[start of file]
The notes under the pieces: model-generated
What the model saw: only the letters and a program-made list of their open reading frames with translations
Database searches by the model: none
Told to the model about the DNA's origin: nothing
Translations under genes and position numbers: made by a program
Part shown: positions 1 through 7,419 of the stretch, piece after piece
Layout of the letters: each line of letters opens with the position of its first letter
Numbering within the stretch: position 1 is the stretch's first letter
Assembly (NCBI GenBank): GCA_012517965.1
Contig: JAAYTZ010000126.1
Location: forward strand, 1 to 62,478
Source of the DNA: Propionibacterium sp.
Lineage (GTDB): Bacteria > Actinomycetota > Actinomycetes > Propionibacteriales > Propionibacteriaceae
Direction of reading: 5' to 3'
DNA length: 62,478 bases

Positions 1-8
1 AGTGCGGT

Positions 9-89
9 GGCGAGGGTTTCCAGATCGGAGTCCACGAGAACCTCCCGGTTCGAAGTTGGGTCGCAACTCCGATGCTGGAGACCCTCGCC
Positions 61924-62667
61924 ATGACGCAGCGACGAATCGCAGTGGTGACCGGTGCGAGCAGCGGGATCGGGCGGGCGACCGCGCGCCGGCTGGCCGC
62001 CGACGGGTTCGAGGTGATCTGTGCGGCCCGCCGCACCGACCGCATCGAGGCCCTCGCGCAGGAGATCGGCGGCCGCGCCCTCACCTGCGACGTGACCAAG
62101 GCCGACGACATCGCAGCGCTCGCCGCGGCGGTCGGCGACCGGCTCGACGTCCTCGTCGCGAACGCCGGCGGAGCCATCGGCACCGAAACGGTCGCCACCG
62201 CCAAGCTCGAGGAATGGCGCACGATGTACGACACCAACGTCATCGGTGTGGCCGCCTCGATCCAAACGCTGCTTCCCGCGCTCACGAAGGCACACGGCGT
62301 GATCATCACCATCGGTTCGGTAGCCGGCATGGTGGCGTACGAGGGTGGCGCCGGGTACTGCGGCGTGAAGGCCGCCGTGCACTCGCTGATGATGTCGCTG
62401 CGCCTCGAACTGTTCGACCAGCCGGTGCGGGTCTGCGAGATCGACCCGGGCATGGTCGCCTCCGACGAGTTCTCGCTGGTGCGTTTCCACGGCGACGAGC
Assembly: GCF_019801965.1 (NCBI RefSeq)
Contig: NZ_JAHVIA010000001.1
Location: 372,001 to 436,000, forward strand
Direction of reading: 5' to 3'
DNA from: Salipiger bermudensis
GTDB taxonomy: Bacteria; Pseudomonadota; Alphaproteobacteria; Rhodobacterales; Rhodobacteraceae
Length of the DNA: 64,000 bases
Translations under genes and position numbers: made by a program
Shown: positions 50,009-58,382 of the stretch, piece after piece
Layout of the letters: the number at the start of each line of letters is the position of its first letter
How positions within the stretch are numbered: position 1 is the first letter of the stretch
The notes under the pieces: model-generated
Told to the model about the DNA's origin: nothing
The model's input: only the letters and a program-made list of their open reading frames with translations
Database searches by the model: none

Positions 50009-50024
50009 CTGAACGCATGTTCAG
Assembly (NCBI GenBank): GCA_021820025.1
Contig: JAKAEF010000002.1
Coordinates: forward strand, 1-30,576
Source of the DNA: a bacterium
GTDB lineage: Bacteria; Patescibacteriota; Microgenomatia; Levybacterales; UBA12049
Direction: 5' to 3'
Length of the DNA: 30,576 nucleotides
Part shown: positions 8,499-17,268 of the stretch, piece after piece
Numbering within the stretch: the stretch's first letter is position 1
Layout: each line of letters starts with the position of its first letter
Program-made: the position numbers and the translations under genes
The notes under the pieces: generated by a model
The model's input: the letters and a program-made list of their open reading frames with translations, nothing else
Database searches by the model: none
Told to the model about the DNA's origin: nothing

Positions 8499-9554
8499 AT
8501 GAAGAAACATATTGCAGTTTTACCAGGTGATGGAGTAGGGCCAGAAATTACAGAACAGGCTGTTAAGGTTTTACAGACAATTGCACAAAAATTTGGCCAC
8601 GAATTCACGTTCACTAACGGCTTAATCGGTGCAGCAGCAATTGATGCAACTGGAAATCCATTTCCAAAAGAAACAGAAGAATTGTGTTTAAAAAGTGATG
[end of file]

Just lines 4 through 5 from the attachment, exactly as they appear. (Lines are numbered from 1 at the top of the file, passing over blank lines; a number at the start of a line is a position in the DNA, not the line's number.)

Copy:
Told to the model about the DNA's origin: nothing
Translations under genes and position numbers: made by a program